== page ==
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Irdeto CEO Sees Growth Opportunities In Asia

By | January 22, 2008

      [Satellite News – 1-22-08] Irdeto Access believes Asia will be a strong market for its conditional access and middleware services. Such is its determination to drive revenues from Asia, CEO Graham Kill relocated to the company’s Beijing office in December. 
          “This is our Asia-Pacific focal point,” Kill said. “We want to create a dual headquarters approach in which we balance our organization between the East and the West. We have seen this region as very fast growing and expect that to continue. We expect Asia to generate ever-increasing revenues for us. In some years time, we see a balance between generating revenues from the East and the West. It entirely makes sense for us to balance our organization appropriately as well.”
          While Kill says his move is not just about China, he admits that China is an “intriguing” market, particularly in terms of television and the delivery of content. “The interesting thing about a market like China, is that you have all these things springing up (mobile TV, satellite, cable etc) at the same time,” Kill said. “Some of them are small, but there are a lot of them. In aggregate they are very significant. The will is there from the country and the government to stimulate these things, although the country struggles with the challenge of its central approach and how to balance local initiatives with the desire to centralize things particularly when it comes to entertainment content.”
          Irdeto, like most conditional access and middleware vendors, generates healthy revenues from satellite pay-TV operators, but Kill believes the regulatory situation in China is slowing down the development of satellite pay-TV services. “Although there is satellite pay-TV services to cable headends, there isn’t mainstream commercial offerings of satellite pay-TV,” he said. “I see things developing fairly slowly. It has been a long road to date, but it will happen. The Chinese government is absolutely committed to making sure that services are rolled out to the whole country and that everyone has the opportunity to partake in digital services. For a country of this nature, the only practical way to do it on a national basis is by satellite. Will it happen? I am convinced it will, but I think it will take more time.”
          Direct-to-home (DTH) services also are starting up in other emerging markets such as Ukraine, Romania, India and Africa. “I am not surprised that a number of DTH platforms have sprung up in emerging markets, as these markets are increasing their wealth and their middle class, and so the addressable market is increasing,” Kill said. “Because they are in countries that are not well served in terms of other infrastructures, satellite becomes a very good choice. Contrary to popular belief, that wealth creation is not just in urban areas. There are other places around the country that are ideal for satellite services. That general economic improvement, and the improvement in disposable incomes creates a target market for entertainment services which can be delivered by satellite. That creates an addressable market for operators, regardless of how they want to deliver those services.”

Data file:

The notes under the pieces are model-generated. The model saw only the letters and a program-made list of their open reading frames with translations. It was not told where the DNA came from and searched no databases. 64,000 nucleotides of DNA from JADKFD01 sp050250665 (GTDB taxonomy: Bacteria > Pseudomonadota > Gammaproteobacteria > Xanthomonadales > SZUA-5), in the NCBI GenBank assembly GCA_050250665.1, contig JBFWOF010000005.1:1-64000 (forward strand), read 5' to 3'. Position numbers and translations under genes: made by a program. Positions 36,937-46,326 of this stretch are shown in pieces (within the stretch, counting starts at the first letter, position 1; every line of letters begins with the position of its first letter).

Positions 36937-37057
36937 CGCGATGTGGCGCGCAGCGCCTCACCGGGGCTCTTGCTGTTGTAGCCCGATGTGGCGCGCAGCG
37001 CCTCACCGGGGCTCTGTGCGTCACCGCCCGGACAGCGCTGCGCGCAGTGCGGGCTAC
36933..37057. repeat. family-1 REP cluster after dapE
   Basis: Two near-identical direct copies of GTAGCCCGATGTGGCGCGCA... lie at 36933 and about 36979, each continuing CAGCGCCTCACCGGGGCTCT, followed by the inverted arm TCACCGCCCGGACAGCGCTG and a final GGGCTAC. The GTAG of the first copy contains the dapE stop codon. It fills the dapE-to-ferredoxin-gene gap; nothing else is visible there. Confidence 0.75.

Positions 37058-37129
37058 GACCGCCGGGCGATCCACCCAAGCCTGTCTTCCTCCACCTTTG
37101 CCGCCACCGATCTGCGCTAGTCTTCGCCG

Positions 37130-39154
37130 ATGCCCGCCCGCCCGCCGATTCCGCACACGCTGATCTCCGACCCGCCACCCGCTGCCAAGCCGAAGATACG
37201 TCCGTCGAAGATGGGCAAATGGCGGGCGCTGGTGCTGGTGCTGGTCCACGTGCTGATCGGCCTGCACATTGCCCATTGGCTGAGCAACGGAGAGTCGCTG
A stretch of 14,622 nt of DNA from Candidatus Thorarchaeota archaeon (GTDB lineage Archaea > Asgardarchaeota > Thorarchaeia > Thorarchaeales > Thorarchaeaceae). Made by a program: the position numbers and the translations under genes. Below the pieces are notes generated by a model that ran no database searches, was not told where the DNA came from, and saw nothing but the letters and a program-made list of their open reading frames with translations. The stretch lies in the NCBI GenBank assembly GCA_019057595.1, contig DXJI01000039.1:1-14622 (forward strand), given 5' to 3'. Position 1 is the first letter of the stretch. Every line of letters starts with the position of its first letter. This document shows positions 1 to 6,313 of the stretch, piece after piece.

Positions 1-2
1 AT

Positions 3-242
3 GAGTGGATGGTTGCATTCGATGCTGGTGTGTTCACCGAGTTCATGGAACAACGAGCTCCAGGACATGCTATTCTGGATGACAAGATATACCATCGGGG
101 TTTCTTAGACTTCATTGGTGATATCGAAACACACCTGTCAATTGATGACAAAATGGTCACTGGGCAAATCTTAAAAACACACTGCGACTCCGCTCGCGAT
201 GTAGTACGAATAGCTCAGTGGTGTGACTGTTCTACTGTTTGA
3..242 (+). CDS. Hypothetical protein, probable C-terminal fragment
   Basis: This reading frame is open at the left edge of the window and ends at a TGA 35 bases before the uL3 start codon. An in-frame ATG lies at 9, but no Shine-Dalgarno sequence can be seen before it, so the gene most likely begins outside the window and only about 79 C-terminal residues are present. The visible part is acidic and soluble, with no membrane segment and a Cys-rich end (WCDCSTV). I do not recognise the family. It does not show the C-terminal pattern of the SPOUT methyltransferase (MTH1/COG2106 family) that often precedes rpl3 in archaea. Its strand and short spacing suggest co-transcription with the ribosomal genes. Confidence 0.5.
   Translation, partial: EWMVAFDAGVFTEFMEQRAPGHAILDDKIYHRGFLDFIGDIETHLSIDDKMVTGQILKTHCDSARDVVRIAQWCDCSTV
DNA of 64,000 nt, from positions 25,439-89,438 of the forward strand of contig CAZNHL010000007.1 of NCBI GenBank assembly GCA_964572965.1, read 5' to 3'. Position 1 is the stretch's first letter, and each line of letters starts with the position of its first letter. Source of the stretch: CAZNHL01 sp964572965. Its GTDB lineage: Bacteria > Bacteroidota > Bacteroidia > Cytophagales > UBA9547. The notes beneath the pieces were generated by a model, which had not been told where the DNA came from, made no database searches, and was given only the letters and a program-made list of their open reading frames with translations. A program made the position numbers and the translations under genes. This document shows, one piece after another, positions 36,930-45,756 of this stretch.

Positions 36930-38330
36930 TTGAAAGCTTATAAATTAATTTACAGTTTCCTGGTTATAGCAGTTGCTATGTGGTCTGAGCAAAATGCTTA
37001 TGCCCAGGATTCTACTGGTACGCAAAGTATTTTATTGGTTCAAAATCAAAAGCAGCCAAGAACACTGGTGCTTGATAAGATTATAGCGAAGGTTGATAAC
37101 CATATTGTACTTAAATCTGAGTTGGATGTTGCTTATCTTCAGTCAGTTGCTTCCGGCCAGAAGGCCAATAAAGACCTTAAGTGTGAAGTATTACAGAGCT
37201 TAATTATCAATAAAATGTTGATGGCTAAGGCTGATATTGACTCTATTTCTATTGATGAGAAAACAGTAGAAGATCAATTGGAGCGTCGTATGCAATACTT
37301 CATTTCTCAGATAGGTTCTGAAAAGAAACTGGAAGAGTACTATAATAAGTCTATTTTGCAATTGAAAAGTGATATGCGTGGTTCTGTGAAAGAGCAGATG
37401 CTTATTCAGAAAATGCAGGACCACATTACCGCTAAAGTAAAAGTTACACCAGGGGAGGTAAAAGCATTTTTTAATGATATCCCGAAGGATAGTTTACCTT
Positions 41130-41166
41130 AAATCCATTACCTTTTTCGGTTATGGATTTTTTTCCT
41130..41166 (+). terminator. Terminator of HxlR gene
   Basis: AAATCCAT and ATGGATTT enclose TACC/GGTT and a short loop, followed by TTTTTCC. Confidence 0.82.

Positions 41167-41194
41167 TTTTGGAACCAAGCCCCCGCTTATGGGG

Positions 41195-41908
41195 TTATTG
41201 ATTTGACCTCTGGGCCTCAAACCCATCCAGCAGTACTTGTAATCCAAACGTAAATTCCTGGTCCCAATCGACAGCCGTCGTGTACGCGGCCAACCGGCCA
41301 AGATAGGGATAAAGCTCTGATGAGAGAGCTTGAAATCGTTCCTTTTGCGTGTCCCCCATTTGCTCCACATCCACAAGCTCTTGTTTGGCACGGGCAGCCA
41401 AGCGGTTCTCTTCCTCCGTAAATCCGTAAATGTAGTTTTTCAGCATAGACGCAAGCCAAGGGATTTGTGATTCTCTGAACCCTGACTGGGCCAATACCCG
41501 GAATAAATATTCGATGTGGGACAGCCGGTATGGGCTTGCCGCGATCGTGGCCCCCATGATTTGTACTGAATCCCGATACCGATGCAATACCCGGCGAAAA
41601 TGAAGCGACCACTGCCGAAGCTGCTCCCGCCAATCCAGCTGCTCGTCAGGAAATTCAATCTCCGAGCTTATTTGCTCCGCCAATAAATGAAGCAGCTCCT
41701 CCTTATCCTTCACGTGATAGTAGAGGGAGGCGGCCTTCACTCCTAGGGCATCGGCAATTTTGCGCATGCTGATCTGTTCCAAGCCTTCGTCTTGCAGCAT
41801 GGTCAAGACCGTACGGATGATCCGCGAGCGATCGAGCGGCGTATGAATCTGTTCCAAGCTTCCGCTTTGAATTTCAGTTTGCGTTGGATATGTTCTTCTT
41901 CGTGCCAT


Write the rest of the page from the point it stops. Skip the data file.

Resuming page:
However, while Kill is not surprised that satellite is being used to target new pay-TV customers, he is surprised just how many players seem to be jumping aboard the DTH bandwagon in these territories.
          “There seems to be an over proliferation of players in certain markets,” Kill said. “Places like Romania and India come to mind, where relatively speaking there are a large number of satellite platforms on air, planned, etc. Generally speaking, in terms of pay-TV satellite, the market dynamics support the fact that modest market sizes can only support one player, and even in the largest markets, two to three players. I think it is inevitable that consolidation will happen.”
          As well as working with a number of satellite pay-TV operators, Irdeto also works with mobile TV pioneer TU Media in Korea, which bases its services on the satellite–digital multimedia broadcasting standard. While there is interest in both the provider and consumer side of the market, Kill believes companies should be more cautious in jumping in this market.
          “I think the mobile TV market, regardless of the technology, is still very much in a nascent stage,” Kill said. “As such, putting a satellite up and making a significant investment for this is a risk. The upfront costs of satellite installation are higher, even if you get the payback later. I don’t think people are going to readily make that investment while the market is so nascent and they don’t understand the business models regarding mobile TV.”
          Among the challenges satellite players must overcome in the mobile TV market are solving the question of how mobile operators and broadcasters will work together to deliver service as well as issues around shared revenues and roaming. But Kill believes satellite will eventually play a role, even if it is more in a hybrid way.
          “Satellite will probably come later rather than sooner,” Kill said. “Once people are used to the entertainment, they will want it wherever they are. Satellite will be the best way to serve entire territories, but I do think it will be more of a hybrid approach with terrestrial-based networks supplementing satellite in high-density urban areas. People will start off with populating urban areas with terrestrial networks, and once it is proven that the business model works, then the business case for satellite will become apparent to address a wider territory.”

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